Posted: Wednesday January 12, 2011 1:49PM ; Updated: Thursday January 13, 2011 11:48AM
Grant Wahl
Grant Wahl>PLANET FÚTBOL

Can Beckham's best friend revive the Cosmos? (cont.)

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Even though they aren't an MLS team yet, the Cosmos has already created a rivalry with Thierry Henry and the Red Bulls.
Mike Stobe/Getty Images for New York Red Bulls

SI.com: So you think New York is big enough for two MLS teams?

Byrne: It's interesting, because we've already kind of created a rivalry, with some of the Red Bulls' fans posting messages on the Internet and our fans are responding back. I've got nothing but admiration for what the Red Bulls have achieved so far, with a stadium of the likes that they've built and [their acquisition of] Thierry Henry, although Thierry's season wasn't a great start for him. Nothing happens overnight. They've spent a great deal of money putting a new infrastructure in. I know they're looking at academies properly.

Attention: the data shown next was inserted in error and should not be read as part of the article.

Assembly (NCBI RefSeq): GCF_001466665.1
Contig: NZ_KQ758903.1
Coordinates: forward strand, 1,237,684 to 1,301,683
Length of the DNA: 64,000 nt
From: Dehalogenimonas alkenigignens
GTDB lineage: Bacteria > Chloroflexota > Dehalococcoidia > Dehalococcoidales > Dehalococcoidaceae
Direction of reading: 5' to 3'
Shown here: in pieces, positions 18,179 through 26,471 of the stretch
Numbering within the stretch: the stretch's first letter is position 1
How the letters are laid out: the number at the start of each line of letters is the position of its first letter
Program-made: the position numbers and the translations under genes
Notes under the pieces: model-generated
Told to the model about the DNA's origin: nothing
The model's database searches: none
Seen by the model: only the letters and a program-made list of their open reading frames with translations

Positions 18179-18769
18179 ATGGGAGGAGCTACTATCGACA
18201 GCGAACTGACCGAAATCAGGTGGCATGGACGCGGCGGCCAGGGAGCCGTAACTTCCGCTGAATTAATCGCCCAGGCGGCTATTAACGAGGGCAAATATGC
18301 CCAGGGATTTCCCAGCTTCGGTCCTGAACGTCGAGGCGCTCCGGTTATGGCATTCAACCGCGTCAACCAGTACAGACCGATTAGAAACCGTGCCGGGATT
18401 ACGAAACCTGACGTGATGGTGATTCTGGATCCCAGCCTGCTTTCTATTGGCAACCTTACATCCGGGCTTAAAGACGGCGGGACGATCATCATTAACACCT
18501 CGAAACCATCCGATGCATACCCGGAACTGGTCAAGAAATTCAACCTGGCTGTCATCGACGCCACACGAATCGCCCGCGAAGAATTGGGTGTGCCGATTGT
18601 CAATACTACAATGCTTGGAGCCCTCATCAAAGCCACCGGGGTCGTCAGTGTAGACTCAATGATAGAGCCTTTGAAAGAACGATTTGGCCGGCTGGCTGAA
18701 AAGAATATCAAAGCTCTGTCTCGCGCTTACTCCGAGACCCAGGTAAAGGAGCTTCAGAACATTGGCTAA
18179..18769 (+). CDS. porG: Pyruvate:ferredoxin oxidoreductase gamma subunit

If you said to me, "[Since] you first came to look at the MLS for David, what's the difference that you've seen? How has the league progressed?" There have been changes in people like [owner] Joe Roth coming to Seattle, and I've got great respect for what he's done with season tickets, etc. But I also spoke at length with the people at Vancouver, who have completely done it the right way, looking at their under-8s, their under-10s, their under-12s. It's a very good youth program. They're doing things from the bottom up. That gives you longevity.